Friday, November 11, 2011

His Highway

"For my thoughts are not your thoughts, neither are your ways my ways," declares the LORD. Isaiah 55:8 (NIV)

Listen to His Highway - He Said

Years ago an old man approached Dante Gabriel Rossetti, the famous 19th-century poet and artist and showed him some paintings. He asked, "What do you think, Mr. Rossetti?"

Rossetti looked them over carefully. After the first few, he knew they were worthless, showing not the least hint of artistic talent. Disappointed, the old man apologized for wasting Rossetti's time. Turning, the old man began walking away. He'd only taken a few steps when he rushed back, showing Rossetti a second batch of paintings. Immediately the famous artist grew excited.

"These, now, these are good. This artist shows great potential. With enough encouragement, perseverance, and practice I expect he might enjoy a great future as a renowned painter." Rossetti, noticing the old man's pensive expression, asked, "Whose are these? Your son's?"

"No," said the old man sadly. "They're mine from... forty years ago. If only I had heard such praise then, but you see, I became discouraged and quit."

I thought of that story last week as I hiked the Kitchen Mesa trail at the Ghost Ranch in Albuquerque, New Mexico. The first part of the trail is easy enough; a slow incline leading into a canyon that abuts sheer rock faces. But the longer I walked and the closer I came to the end of the trail, the more certain I became that I was on a fool's journey. Ahead and on both sides, the canyon walls towered above me. From my perspective the only way up to the top of the mesa was to scale the ragged face. And yet, the hiking guide assured me I would reach the top if only I continued walking.

Isn't this the story of our life's journey with God? What seems impossible, isn't. What appears to be a dead end, is only a new way up and over.

God delights in dead ends, closed doors, and desperate people depending upon Him. When we reach our own flooded Jordan River, consume our last morsel of bread, and exhale our final breath, that's God's cue to intervene.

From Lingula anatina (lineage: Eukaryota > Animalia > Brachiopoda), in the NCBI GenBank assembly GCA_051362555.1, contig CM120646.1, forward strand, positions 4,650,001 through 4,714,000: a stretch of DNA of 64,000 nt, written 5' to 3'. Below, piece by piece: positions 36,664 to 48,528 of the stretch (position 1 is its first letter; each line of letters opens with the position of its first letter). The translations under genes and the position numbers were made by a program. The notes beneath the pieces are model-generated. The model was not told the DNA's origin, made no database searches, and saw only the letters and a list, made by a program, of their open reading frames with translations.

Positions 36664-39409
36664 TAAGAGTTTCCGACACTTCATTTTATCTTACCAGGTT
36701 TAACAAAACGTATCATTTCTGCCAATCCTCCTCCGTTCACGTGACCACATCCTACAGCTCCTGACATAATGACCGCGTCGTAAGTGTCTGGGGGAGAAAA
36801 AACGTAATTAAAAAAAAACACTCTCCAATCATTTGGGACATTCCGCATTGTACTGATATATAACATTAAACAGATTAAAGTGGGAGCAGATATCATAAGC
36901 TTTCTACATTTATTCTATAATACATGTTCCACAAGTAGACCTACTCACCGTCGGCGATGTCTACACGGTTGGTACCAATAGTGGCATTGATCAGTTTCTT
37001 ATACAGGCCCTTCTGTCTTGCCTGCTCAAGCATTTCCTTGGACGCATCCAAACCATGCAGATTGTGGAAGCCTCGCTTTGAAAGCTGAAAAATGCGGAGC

The prophet Isaiah noted the grandeur of God's methods. Who but God would suggest that His only Son be offered as a sacrifice for my sins? Certainly not me. We view our problems from ground level. God sees our potential from on high. Like Rossetti's old friend, God knows our talent blossoms when our spirits are lifted through His encouraging words.

The trail almost ended at the base of the cliff...but not quite. The path curved to my left, crossed a gully, and started up a steep rise littered with loose stones and fine dust. I crouched to keep from sliding back down. A half-hour later I found myself staring up into a narrow cleft in the rocks. Too steep to climb and facing serious injury if I fell, I assumed once more I'd reached the end.

But I hadn't. At my feet, buried under the rocks, was a rope. I took hold, pulled myself up, scampered over the edge and turned, looking down upon the valley and back on the path I'd traveled.

I suppose one day when I take my breath, I will once more scamper up and look back over my life's journey and see the ways God worked in my life; see His ways opening doors at the last possible moment.

Facing tough times? Don't give up. Look up instead.

NOTE: In my next posting I will address Social Media Marketing through the eyes of Christ. If you have good or bad experiences publicizing your book or service via Twitter blogs or Facebook drop me an email at:


  1. Beautifully said, Eddie, and so true. I often wonder how many of those "divine escapes" I've passed up, or turned away from, simply because I wasn't looking for them. Thank you for this.

  2. Thanks, Lilly. Keeping our eyes open and looking up, that's the key.